The third quarter of the year brought us prizes, the smell of chocolate, and a giant Mr Darcy…
The biggest news of the month – if not the year – arrived when J.K Rowling was revealed as having published The Cuckoo’s Calling using the pseudonym Robert Galbraith. Meanwhile, Vikram Seth was in hot water after missing the deadline to deliver the long awaited sequel to A Suitable Boy to his publisher. Good to know it happens to everyone.
The Strand magazine published a previously unseen Joseph Heller short story called Almost Like Christmas toward the end of the month. They’ll have nothing to open come Christmas Day now though.
The Man Booker longlist was announced on the 23rd, and praised as “the most diverse in Man Booker history” by chair of judges Robert Macfarlane. Female authors once again dominated – making up over half the list.
Former Man Booker winner Margaret Atwood revealed that she was working on a libretto for a new opera – Pauline – to be staged in Canada next year.
Over on our blog, David Mitchell brought autism into the spotlight with his translation of thirteen year-old Naoki Higashida‘s The Reason I Jump; legendary screenwriter Terry Hayes shared his top spy thriller books; and poet, artist, publisher, essayist, and author Tao Lin was up very late indeed…
Though there was good news for Stieg Larsson fans, with the announcement that a previously unseen short story was to be published in 2014, Lance Armstrong was sued by readers of his autobiography – claiming the revelations of his drug abuse undermined its classification as non-fiction.
EL James was listed as the highest earning author for the past year, with £65 million earned from the Fifty Shades of Grey series. She also scooped the dubious honour of having her novel Fifty Shades Freed named by Travelodge as the book most likely to be left in their hotel rooms. James still has a way to go to beat Barbara Cartland – who is the third bestselling writer of all time. It was announced that over 160 unpublished Cartland novels were set to be released as ebooks.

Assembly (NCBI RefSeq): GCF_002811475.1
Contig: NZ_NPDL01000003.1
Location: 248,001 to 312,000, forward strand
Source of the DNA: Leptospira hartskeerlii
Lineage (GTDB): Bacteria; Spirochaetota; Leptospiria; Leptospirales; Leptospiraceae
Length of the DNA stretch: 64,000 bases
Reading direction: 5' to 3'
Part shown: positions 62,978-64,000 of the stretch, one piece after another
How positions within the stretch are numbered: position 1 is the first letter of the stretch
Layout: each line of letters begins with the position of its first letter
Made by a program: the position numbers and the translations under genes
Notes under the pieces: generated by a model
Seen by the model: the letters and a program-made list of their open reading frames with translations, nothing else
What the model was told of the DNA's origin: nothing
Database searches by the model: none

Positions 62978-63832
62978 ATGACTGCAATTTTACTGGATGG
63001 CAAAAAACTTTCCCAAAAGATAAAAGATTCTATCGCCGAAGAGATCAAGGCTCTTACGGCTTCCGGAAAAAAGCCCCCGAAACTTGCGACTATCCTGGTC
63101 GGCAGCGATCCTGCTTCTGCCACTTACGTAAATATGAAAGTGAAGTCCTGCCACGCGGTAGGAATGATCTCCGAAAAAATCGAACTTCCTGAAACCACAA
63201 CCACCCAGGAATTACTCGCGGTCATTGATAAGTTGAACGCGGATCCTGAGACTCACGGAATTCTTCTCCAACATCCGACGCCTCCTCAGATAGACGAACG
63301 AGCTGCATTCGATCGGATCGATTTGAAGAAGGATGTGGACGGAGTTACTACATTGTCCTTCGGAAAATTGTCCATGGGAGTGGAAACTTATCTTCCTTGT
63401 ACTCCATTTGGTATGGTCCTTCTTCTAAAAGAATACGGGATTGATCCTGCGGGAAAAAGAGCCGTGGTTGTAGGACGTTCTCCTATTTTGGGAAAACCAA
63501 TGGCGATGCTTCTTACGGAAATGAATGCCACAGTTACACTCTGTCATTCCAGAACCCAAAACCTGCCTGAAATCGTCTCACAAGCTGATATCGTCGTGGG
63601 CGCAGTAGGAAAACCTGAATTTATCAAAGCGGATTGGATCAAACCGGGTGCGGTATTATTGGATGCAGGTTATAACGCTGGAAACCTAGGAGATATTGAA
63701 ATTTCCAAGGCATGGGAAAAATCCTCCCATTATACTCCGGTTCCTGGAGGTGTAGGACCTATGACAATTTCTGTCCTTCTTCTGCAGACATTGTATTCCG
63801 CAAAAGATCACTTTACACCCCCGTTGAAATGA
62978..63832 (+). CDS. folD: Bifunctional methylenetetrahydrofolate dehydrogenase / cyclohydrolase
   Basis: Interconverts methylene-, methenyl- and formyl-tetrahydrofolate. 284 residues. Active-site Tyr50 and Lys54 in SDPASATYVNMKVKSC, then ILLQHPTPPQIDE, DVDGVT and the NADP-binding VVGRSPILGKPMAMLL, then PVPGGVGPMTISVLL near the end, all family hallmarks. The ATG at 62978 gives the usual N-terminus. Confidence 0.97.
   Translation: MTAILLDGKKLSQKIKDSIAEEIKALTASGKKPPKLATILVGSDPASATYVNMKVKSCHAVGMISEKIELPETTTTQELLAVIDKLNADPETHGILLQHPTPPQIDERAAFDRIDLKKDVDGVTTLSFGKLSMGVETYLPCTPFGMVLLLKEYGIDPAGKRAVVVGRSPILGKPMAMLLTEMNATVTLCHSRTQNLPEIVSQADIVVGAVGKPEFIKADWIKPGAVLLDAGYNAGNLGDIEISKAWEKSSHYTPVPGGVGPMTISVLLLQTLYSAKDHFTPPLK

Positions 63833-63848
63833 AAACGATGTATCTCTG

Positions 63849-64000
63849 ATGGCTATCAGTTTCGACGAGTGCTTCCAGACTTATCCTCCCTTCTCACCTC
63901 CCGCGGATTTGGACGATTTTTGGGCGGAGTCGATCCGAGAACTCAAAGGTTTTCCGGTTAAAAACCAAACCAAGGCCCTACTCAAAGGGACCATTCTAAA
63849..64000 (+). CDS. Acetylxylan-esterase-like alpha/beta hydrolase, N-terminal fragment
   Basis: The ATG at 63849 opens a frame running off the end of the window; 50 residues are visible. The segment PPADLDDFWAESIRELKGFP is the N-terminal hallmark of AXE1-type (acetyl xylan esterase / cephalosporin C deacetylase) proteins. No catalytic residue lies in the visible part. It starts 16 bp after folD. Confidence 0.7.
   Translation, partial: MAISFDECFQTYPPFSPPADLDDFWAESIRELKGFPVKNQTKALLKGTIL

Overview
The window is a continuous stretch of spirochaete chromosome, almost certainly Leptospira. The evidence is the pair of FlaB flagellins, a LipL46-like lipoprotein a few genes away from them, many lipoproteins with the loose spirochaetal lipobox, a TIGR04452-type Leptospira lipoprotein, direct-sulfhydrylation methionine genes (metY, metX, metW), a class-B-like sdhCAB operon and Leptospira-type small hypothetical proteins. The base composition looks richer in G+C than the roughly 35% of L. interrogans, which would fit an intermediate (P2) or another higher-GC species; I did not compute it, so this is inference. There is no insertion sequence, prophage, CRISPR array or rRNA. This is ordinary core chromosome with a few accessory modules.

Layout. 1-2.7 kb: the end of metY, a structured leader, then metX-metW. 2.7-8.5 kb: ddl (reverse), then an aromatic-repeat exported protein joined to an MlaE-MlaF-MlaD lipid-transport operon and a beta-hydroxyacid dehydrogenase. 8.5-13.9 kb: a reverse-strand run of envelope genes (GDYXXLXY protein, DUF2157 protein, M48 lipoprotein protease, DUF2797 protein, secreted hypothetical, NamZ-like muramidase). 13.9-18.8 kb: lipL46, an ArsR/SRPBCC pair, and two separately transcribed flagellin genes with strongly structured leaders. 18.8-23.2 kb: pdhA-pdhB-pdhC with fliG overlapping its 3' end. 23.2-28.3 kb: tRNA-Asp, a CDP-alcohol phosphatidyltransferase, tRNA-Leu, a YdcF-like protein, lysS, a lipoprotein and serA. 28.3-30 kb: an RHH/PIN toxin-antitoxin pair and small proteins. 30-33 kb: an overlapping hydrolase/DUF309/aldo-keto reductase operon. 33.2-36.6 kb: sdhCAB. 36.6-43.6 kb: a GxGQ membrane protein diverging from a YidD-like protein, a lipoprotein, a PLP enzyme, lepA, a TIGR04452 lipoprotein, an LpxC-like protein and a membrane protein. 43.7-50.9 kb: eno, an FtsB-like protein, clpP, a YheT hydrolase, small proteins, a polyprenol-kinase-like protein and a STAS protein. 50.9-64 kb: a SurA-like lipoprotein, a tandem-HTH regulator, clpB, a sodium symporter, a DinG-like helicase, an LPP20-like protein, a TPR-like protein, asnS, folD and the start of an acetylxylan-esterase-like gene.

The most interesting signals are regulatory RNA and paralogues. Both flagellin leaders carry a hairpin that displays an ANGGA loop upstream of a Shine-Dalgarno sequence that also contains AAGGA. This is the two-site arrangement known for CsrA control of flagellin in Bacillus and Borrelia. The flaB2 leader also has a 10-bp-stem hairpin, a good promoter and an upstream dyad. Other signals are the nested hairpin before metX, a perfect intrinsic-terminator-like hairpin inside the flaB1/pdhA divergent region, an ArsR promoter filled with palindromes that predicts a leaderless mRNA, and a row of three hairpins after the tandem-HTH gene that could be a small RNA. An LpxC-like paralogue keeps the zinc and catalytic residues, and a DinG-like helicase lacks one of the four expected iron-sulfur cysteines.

Miffy creator Dick Bruna‘s very first book A is for Apple celebrated its sixtieth birthday in July – and his latest publisher celebrated the man and his work.
It was to be a very busy end to the year for Neil Gaiman – publishing two books in quick succession. He kicked things off in style though with an incredible event in Oxford, in conversation with Philip Pullman.
The celebrated crime writer Elmore Leonard, died at the age of 87, and we marked the passing of Seamus Heaney with a late summer poem.
Finally, with the news that the smell of chocolate influenced shoppers to buy more romance and cookery books – according to research by Belgian universities – bookshops nationwide bought up all the Mars bars they could find.
Malala Yousafzai kicked off September by opening Europe’s largest public library, in Birmingham, while Waterstones announced its partnership with Amnesty International – publishing a special illustrated edition of the Universal Declaration of Human Rights.
Whilst William Boyd‘s new Bond was only a matter of weeks away, Sophie Hannah was announced as having been commissioned to write two new Poirot novels – once again sparking the debate over writers “reinterpreting” others work.
Jonathan Franzen got grumpy about publishers and authors who use Twitter in an article called What’s wrong with the modern world. But everyone carried on tweeting. And one of the things they were tweeting was the possibility of a Morrissey autobiography. Claims were made, and denied. And then an extract from new Bridget Jones book revealed that Mark Darcy had been killed off…
With the announcement of the Man Booker shortlist - we asked readers to choose their winner. We’re pleased to say they choose correctly, but the winner was yet to be revealed. However, Man Booker’s steering committee announced plans to open up the prize to US authors – which proved controversial to say the least… Thankfully, there was the distraction of the Samuel Johnson Prize shortlist to take the heat off for a while.
Over on our blog, we looked ahead to Stephen King‘s sequel to The Shining; we marked the fiftieth anniversary of George Best‘s Manchester United debut; and Roddy Doyle told us about bringing The Commitments to the West End stage.
Elsewhere, Stopping by Woods on a Snowy Evening displaced the work of Kipling and Eliot as the most-requested poem on BBC’s Poetry Please programme and Álvaro Mutis Jaramillo, the Colombian writer and poet, died aged 90.
Dan Lewis & Kerry Meech
The final part of our Review of the Year continues next Saturday
Let us know what your bookish highlights of 2013 were in the comments below…